How to Code a Do-While Loop in Python?

Problem Formulation and Solution Overview

This article will show you how to code a Do-While Loop in Python.

π‘ A Do-While loop is another way to iterate through data. This loop is available in other coding languages, such as C, C++, PHP, JavaScript, Basic, and more right out of the box!

What’s unique about this loop is that it executes at least once and then checks the condition. Whereas other loops check the condition before any code executes.

In Python, a Do-While loop is not available out of the box, but a while loop can be instantiated and modified to mimic this.

Let’s see how other coding languages use a Do-While loop.

Below are two (2) examples, one using JavaScript and the other using PHP.

Both examples declare a `count` variable and set the value of same to seven (7).

Then a Do-While loop is instantiated, outputs the value of count to the terminal, and decreases the value of `count `one (1).

Next, the condition is checked (`while (count > 0)`). If `True`, another iteration occurs. This iteration repeats until the condition becomes false (when `count `equals 0).

JavaScript Do-While Example

```let count = 7;
do {
console.log(`\${count} `)
count--;
} while (count > 0);
```

PHP Do-While Example

```\$count = 7;
do {
echo \$count;
\$count--;
} while (\$counter > 0);```

Both examples produce the same output.

Let’s write our own custom Do-While loop in Python by coding a game called Spin-To-Win that mimics a Do-While loop.

This game will mimic a wheel spinning containing the numbers from 1-21 (indicating the number of wheel slices). A user will be prompted to guess where (on what number) the wheel will stop. This game continues until the user wants to quit.

Let’s get started!

The first line in the code below imports the random library. This allows us access to the `random.randrange()` function, used to generate random numbers.

`import random`

The following line creates a `List` of numbers from 1-21 using the `range()` function and passing two (2) arguments: start (1), and stop (22-1). The results save to `slices`.

The contents of same display below.

The next line declares a Boolean value and sets it to `True`. The result saves to `spin` and determines when to continue/stop the iteration.

```import random

slices = list(range(1, 22))
spin = True```

The following line instantiates a `while `loop and passes the condition `spin`. As you can see, `spin `currently contains the Boolean value `True`. This lets Python know to execute this loop at least once.

```while (spin):
play_game = input('Play Spin-To-Win (y/n): ').lower()
spin_num = random.randrange(1, len(slices))```

Inside the `while` loop, two (2) variables are declared. These variables are determined each iteration.

• `play_num`: This line prompts the user to Play Spin-To-Win and offers two (2) choices, y or n. Their selection converts to `lowercase()` and saves to same.
• `spin_num`: This line generates a random number between the stated range. The result saves to same. For this example, the contents of `spin_num` is shown below.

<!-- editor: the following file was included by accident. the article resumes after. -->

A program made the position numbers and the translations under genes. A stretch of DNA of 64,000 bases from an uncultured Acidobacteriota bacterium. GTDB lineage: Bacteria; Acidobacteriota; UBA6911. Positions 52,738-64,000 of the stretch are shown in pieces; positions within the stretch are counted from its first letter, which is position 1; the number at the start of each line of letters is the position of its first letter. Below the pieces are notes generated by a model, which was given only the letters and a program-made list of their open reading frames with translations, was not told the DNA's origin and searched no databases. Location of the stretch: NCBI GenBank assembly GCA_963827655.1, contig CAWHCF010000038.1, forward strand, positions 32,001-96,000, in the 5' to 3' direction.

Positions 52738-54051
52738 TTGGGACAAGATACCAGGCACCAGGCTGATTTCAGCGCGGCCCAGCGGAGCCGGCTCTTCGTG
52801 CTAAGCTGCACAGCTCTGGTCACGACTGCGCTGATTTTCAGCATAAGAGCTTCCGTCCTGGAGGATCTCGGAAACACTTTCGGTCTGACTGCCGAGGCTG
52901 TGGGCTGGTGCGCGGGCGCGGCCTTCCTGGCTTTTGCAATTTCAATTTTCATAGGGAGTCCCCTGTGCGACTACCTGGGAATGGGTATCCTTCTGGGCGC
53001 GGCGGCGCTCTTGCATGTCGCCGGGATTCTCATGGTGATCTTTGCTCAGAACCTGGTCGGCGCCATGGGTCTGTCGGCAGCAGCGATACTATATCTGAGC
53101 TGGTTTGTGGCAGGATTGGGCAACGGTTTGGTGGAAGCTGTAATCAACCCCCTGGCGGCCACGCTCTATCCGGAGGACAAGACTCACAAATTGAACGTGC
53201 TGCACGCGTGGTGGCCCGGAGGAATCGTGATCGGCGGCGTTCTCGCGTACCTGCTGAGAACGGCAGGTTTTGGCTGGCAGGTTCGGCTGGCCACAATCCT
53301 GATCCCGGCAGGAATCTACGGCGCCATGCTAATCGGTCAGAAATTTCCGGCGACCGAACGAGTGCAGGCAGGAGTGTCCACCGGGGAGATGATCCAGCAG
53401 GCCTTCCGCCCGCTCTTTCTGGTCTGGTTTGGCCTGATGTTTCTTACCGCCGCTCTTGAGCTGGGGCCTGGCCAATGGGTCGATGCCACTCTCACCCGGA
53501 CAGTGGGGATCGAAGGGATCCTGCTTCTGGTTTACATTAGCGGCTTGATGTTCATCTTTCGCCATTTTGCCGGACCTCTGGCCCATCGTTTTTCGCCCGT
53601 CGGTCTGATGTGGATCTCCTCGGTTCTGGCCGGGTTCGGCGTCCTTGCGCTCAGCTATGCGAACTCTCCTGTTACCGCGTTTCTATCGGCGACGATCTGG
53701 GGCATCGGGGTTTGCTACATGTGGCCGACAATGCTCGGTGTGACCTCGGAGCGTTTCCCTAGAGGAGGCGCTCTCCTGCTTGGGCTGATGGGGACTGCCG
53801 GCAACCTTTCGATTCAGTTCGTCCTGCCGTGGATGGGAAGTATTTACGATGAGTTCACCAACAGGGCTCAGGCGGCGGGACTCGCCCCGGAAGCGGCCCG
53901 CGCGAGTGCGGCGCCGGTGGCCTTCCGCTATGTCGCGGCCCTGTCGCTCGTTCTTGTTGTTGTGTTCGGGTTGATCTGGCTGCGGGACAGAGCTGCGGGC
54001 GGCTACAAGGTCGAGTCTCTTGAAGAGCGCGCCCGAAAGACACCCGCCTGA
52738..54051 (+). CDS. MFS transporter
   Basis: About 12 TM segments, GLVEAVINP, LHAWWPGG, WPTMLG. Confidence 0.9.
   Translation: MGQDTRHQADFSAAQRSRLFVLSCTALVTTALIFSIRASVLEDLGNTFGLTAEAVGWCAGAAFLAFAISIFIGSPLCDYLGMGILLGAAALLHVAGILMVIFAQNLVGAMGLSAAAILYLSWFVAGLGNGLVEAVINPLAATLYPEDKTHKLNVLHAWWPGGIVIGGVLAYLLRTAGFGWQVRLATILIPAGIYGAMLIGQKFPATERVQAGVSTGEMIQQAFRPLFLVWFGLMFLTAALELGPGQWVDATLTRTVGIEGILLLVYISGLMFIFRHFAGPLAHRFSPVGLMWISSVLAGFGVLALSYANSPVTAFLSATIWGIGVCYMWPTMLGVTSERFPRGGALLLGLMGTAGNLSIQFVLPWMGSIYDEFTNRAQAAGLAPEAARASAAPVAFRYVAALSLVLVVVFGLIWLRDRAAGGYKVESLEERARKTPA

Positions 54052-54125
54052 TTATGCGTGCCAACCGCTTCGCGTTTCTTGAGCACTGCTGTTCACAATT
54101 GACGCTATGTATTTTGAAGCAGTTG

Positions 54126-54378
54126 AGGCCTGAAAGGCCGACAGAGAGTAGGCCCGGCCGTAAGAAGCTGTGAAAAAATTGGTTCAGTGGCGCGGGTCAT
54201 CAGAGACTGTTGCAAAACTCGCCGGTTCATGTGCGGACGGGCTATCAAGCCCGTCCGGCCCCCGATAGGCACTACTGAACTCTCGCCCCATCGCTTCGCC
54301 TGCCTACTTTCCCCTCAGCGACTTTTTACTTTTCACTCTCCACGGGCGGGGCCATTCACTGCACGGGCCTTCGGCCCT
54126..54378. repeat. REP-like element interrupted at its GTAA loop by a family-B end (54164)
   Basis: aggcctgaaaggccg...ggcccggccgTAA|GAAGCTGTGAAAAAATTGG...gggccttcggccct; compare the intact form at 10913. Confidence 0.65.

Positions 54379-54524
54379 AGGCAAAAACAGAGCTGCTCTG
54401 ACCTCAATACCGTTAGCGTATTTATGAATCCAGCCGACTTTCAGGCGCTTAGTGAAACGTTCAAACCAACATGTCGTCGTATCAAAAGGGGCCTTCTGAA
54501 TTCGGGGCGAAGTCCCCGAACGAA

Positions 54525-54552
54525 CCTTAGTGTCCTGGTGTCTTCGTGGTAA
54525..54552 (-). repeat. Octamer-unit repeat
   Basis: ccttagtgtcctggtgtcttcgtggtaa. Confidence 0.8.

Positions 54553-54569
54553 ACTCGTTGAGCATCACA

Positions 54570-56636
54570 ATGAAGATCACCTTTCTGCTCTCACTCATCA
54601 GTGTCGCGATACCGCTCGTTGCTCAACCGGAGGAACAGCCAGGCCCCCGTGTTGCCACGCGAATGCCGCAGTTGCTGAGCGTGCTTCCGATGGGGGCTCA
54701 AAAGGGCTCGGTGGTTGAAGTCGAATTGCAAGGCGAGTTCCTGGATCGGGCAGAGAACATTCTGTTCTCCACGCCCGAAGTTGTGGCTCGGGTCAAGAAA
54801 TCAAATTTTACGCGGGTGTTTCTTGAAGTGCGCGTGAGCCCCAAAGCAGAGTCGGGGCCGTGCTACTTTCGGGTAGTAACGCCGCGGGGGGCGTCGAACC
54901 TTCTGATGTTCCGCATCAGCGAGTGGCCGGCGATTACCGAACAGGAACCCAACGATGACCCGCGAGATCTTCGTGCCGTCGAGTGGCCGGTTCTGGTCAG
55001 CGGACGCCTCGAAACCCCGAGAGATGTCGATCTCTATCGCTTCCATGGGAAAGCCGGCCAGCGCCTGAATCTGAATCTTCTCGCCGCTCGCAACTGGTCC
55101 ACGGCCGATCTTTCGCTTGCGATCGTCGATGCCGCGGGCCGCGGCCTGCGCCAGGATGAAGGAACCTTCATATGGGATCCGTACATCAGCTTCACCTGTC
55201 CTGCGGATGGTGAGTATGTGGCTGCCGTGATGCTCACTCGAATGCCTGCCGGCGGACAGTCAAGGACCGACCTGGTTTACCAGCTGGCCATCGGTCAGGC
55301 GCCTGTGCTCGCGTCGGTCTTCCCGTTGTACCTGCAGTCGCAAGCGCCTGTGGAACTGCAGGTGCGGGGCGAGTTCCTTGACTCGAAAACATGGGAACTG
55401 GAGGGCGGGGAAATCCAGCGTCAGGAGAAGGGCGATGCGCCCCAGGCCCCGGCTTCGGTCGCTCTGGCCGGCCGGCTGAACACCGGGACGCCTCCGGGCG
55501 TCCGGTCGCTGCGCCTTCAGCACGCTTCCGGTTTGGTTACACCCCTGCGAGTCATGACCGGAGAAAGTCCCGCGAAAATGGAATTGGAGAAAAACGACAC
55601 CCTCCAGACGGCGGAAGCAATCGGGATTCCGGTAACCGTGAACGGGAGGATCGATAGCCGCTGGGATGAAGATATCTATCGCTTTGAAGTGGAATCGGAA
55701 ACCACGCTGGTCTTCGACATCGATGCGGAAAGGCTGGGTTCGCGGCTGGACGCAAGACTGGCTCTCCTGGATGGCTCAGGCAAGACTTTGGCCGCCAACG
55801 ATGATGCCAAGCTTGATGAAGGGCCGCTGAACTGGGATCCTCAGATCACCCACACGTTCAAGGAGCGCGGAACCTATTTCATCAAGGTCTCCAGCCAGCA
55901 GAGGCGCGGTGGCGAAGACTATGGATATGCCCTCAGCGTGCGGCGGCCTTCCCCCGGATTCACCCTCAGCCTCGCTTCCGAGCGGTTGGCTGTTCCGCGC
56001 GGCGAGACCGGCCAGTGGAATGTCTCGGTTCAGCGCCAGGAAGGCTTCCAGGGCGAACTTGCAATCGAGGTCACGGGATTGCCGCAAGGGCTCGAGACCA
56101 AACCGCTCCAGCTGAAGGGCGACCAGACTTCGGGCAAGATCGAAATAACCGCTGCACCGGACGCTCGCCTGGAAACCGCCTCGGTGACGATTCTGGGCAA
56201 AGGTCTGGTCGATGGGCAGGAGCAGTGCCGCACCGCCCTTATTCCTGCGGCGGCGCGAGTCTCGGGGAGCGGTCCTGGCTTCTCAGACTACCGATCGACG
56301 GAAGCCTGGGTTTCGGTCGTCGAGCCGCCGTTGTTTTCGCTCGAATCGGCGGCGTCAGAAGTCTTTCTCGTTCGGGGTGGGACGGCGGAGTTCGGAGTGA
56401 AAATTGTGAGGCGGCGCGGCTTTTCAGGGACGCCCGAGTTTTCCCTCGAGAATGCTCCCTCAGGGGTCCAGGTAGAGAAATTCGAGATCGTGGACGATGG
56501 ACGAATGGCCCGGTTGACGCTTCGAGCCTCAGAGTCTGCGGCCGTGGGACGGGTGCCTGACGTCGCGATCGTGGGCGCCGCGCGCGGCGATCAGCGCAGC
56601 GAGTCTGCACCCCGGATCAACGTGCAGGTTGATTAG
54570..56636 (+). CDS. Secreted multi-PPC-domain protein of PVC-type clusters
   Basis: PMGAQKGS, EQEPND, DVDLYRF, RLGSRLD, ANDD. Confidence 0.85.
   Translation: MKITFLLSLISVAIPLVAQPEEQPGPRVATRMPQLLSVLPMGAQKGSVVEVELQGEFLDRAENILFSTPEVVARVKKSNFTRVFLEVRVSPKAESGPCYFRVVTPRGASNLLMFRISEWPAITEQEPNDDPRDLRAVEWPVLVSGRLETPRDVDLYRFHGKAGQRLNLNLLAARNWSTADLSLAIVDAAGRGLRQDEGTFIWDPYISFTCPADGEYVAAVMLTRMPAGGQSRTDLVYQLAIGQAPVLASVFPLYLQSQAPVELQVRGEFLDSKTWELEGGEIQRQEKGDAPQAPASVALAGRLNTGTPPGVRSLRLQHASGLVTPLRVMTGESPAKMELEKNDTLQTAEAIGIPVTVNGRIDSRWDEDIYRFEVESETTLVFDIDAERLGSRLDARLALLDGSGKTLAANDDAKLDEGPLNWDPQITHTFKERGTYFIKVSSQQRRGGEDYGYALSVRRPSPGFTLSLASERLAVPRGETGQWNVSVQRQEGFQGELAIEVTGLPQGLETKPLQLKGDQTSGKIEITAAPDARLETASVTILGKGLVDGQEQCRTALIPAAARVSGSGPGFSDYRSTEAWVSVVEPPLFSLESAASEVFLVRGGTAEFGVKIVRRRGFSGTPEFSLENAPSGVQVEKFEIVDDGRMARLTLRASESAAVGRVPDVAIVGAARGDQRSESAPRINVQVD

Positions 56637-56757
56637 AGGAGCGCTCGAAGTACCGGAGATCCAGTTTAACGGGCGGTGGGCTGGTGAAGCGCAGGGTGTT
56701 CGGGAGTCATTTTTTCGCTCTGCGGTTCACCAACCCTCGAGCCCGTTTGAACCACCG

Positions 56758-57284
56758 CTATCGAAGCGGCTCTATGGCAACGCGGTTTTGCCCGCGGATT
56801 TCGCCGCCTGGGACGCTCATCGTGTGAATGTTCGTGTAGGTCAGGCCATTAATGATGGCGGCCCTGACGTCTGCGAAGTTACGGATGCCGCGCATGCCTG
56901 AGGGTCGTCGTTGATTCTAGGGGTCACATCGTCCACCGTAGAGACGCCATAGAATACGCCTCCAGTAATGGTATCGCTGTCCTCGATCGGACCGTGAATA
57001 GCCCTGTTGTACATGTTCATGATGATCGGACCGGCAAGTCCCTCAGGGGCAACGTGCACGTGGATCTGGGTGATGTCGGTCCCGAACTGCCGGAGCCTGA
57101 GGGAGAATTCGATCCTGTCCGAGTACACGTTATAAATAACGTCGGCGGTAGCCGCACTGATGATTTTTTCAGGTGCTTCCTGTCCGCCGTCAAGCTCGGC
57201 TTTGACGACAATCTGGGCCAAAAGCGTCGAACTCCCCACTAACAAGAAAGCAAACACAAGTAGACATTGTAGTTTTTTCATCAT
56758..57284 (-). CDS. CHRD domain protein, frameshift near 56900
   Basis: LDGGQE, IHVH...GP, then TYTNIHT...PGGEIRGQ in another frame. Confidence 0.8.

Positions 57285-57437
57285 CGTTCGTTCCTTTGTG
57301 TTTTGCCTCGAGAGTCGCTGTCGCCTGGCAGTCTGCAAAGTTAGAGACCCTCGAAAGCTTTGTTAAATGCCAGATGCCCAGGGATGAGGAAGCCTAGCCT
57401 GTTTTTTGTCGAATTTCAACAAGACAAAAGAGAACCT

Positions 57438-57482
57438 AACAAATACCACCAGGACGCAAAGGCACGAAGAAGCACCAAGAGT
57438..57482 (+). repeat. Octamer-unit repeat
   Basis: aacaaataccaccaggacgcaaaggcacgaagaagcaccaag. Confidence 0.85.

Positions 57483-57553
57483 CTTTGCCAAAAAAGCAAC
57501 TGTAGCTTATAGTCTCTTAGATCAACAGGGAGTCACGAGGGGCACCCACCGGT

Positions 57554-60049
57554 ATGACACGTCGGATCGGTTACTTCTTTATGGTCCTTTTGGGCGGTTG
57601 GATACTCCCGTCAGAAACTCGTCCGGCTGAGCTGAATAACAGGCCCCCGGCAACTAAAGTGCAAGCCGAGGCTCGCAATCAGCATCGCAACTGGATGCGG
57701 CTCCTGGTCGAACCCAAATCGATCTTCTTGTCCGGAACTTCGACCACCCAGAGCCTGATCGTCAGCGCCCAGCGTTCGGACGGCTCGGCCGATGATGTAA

The next section inside the `while` loop is the outer if statement. The outer if statement validates the contents of `play_game`.

If y (`play_game`), the code checks to see if `guess` (user input) matches `spin_num `(random generated number). If so, a message is sent to the terminal indicating the user won.

If `y` (`play_game`) and `guess `does not match `spin_num`, a message is sent to the terminal indicating the user lost.

```    if (play_game == 'y'):
guess = int(input('Enter Number (1-21): '))
if (guess == spin_num):
print(f'You won a Teddy Bear π»!')
else:
print(f'Sorry, your number {guess} does not match {spin_num}. Try Again!')```

The last section is the `elif `statement located inside the `while` loop.

```    elif (play_game == 'n'):
spin = False```

If the user selected `n` when prompted from the Play Spin-To-Win input line, the code inside this statement executes and changes the value of `spin` to False. This lets Python know to terminate the `while` loop because the condition stated earlier is no longer True (`spin = False`).

Let’s put this code altogether!

```import random

slices = list(range(1, 22))
spin = True

while (spin):
play_game = input('Play Spin-To-Win (y/n): ').lower()
spin_num = random.randrange(1, len(slices))

if (play_game == 'y'):
guess = int(input('Enter Number (1-21): '))
if (guess == spin_num):
print(f'You won a Teddy Bear π»!')
else:
print(f'Sorry, your number {guess} does not match {spin_num}. Try Again!')
elif (play_game == 'n'):
spin = False```

The code does not account for invalid characters. The code snippet below fixes this!

```import random

slices = list(range(1, 22))
spin = True

while (spin):
try:
play_game = input('Play Spin-To-Win (y/n): ').lower()
spin_num = random.randrange(1, len(slices))

if (play_game == 'y'):
guess = int(input('Enter Number (1-21): '))
if (guess == spin_num):
print(f'You won a Teddy Bear π»!')
else:
print(f'Sorry, your number {guess} does not match {spin_num}. Try Again!')
elif (play_game == 'n'):
spin = False
except:
print('Invalid character!')```

πFinxter Challenge:
Modify the above code to display the appropriate warning message. Click here for details.